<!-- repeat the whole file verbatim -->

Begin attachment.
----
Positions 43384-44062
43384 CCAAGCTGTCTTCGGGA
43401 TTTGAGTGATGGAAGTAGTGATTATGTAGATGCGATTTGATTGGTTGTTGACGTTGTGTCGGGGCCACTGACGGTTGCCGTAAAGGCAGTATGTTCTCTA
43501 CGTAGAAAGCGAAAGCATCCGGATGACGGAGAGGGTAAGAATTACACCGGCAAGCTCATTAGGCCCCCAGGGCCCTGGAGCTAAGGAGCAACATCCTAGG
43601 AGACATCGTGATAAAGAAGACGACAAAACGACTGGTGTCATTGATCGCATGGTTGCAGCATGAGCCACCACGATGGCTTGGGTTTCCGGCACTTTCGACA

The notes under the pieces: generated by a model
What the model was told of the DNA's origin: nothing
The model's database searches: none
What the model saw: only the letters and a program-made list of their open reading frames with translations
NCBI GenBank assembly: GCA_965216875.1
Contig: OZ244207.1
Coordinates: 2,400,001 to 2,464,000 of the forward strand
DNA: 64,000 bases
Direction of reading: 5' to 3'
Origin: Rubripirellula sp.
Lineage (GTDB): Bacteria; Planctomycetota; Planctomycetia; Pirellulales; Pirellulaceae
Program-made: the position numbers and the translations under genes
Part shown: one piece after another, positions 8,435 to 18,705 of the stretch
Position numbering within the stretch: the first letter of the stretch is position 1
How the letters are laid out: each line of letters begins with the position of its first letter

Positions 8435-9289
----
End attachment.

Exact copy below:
Positions 43384-44062
43384 CCAAGCTGTCTTCGGGA
43401 TTTGAGTGATGGAAGTAGTGATTATGTAGATGCGATTTGATTGGTTGTTGACGTTGTGTCGGGGCCACTGACGGTTGCCGTAAAGGCAGTATGTTCTCTA
43501 CGTAGAAAGCGAAAGCATCCGGATGACGGAGAGGGTAAGAATTACACCGGCAAGCTCATTAGGCCCCCAGGGCCCTGGAGCTAAGGAGCAACATCCTAGG
43601 AGACATCGTGATAAAGAAGACGACAAAACGACTGGTGTCATTGATCGCATGGTTGCAGCATGAGCCACCACGATGGCTTGGGTTTCCGGCACTTTCGACA

The notes under the pieces: generated by a model
What the model was told of the DNA's origin: nothing
The model's database searches: none
What the model saw: only the letters and a program-made list of their open reading frames with translations
NCBI GenBank assembly: GCA_965216875.1
Contig: OZ244207.1
Coordinates: 2,400,001 to 2,464,000 of the forward strand
DNA: 64,000 bases
Direction of reading: 5' to 3'
Origin: Rubripirellula sp.
Lineage (GTDB): Bacteria; Planctomycetota; Planctomycetia; Pirellulales; Pirellulaceae
Program-made: the position numbers and the translations under genes
Part shown: one piece after another, positions 8,435 to 18,705 of the stretch
Position numbering within the stretch: the first letter of the stretch is position 1
How the letters are laid out: each line of letters begins with the position of its first letter

Positions 8435-9289